Your cat's gone missing? Went walkabout and hasn't returned? Copycatted Tao in The Incredible Journey or perhaps Kunkush aka Dias?
Fear not. Japan has a shrine for you. If you pray at Tachikawa Suitengū (立川水天宮), your errant moggy will return to you unharmed. That explains the shrine's nickname, Nekogaeshi Jinja (猫返し神社) or "Cat Returns Shrine".
It all started with jazz pianist Yosuke Yamashita (山下洋輔), whose cat disappeared. Yamashita walked all over the neighbourhood in search of the animal, but no success. During his wanderings he stopped at Tachikawa Suitengū, several kilometers from his home, and prayed for his cat’s return.
The next day … guess who turned up? Since then, cat lovers visit this shrine to ask for their cats’ protection, and people who’ve lost a cat pray that their pet will come back home.
|The cat statue at Tachikawa Suitengū|
The shrine, also known as Azusami Tenjinsha (阿豆佐味天神社), is in Tachikawa, a 20-minute walk from either Musashi-Sunagawa Station on the Seibu Haijima Line or Sunagawa-Nanaban Station on the Tama Toshi Monorail Line. I chose the former because I spotted a river on the map and thought it might be a nicer walk.
It was, and as a bonus it was a crystal clear day, which meant Fuji-san was a constant companion. I've mentioned before that Fuji-san always acts coy with me – I never see the damn mountain because it's either hazy or cloudy or rainy whenever I'm in its vicinity – so this rare glimpse was rather nice.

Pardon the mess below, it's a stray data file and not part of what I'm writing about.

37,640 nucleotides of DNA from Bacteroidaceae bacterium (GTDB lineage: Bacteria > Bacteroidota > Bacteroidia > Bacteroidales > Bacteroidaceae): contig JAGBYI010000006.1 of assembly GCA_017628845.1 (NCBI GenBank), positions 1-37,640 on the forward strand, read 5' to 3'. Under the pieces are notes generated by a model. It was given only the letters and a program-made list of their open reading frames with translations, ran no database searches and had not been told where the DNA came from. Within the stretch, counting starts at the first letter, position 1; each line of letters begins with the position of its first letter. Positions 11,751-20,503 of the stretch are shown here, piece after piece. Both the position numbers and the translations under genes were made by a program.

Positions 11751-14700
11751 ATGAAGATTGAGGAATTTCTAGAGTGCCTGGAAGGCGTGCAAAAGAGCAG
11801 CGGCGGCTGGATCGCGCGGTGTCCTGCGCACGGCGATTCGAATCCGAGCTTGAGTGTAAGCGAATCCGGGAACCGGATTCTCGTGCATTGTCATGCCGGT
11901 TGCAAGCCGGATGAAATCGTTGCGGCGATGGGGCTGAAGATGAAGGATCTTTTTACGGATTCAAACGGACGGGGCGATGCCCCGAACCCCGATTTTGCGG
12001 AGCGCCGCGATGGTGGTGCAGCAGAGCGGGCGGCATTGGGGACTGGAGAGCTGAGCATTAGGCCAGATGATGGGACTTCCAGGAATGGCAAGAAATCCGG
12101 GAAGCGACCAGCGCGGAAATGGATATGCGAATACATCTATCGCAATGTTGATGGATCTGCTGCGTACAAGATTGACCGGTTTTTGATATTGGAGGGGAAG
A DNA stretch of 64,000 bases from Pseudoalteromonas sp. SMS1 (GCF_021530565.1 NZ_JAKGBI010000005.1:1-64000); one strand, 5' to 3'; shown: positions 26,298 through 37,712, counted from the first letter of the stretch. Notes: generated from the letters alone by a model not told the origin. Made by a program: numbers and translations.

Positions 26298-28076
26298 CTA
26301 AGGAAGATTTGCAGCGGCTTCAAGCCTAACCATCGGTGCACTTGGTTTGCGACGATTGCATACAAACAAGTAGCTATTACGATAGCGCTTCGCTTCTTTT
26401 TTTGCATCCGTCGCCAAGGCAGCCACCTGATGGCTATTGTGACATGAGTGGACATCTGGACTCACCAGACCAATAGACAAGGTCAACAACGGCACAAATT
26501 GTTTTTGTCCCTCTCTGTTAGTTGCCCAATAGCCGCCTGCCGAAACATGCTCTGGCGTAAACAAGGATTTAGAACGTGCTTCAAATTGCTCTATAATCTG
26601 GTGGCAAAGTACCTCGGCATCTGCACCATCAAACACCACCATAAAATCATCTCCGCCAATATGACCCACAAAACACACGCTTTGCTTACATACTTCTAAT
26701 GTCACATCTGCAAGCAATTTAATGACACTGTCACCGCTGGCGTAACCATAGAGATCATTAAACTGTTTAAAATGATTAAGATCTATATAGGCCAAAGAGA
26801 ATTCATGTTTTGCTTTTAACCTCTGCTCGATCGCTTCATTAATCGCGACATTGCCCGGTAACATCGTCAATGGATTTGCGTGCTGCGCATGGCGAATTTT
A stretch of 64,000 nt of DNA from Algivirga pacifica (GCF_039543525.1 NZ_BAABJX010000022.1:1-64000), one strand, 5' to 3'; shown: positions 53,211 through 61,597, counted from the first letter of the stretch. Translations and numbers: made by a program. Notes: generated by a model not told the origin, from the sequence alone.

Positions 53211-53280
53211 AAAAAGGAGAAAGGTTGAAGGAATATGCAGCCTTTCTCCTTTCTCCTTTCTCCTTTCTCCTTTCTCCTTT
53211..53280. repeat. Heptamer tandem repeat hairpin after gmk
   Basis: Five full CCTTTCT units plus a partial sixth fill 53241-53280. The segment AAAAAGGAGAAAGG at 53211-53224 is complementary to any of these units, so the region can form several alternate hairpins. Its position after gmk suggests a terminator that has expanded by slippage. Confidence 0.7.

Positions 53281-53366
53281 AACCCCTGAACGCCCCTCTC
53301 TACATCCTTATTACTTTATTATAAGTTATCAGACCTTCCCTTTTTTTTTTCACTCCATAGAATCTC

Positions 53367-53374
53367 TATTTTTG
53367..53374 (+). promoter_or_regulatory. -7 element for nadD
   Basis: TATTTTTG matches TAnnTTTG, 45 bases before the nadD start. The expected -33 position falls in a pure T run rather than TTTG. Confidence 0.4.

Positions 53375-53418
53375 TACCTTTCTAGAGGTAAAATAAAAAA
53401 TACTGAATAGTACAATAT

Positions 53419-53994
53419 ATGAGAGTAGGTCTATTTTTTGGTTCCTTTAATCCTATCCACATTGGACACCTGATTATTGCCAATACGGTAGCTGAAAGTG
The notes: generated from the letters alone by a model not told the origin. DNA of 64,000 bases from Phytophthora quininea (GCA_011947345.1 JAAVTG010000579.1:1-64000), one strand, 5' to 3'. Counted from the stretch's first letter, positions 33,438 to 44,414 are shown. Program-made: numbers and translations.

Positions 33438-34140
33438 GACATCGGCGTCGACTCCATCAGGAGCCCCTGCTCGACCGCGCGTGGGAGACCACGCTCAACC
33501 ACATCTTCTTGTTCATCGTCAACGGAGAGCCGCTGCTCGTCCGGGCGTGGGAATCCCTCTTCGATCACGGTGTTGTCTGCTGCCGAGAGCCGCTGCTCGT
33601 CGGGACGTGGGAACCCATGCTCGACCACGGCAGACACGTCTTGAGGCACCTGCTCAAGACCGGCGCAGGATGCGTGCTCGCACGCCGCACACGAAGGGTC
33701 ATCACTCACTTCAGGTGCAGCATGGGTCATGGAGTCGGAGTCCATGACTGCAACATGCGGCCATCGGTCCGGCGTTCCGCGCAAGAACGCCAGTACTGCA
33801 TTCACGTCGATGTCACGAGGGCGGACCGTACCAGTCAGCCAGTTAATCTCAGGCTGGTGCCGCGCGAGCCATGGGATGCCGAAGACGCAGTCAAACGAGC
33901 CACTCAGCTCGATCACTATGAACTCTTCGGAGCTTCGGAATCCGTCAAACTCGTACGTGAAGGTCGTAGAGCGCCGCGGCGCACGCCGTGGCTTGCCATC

The shrine's main purpose isn’t cats, but babies. Suitengū shrines are associated with Suiten (水天) or Suijin (水神), the Shinto deity of water, the sea, fishing folk, fertility, easy delivery, motherhood and children. If you visit one, be prepared for women, fertility, lots of babies and weird baby-related rituals.
When a baby is 100 days old, for example …
You realize it pains me to write about babies? I mean, really, me?!, but OK, I guess Japan needs babies to grow up strong and become salarymen who can work hard to provide pension money for all the old people.
We try again. When a baby is 100 days old, you're supposed to do all kinds of rituals and make special food and give it a teething stone. Apparently you select a small smooth stone at an appropriate shrine and give it to your baby so that the
odiferous brat little tike can gnaw on it. Read more here and here.
This stone is called a hagatame no ishi (歯固めの石) or teething stone. The Tachikawa shrine has a whole pile of it. I took a picture and fled back to the cat statue, which is to the right of the main shrine (if you're facing it).
|Teething stones. I'm not sure that it's a good idea to give a baby a stone to eat,|
but ignore me, I know nothing.
You can pray here for your cat, and if you wish to add oomph to your prayers, you can attach a photo of your cat to the ema you've bought.
Last bit of trivia. If you want to hear Yamashita play, here you go.
That's the end of the cat story. I'm still a bit surprised that I've finally resumed my shrine hunts after such a long time – 2015 was a bit not good – but here I am, like a missing cat, reporting for duty again. Die kat kom altyd weer, al is dit net sy gees.
|Another cute cat decoration at the shrine, and above, the cat statue from various angles.|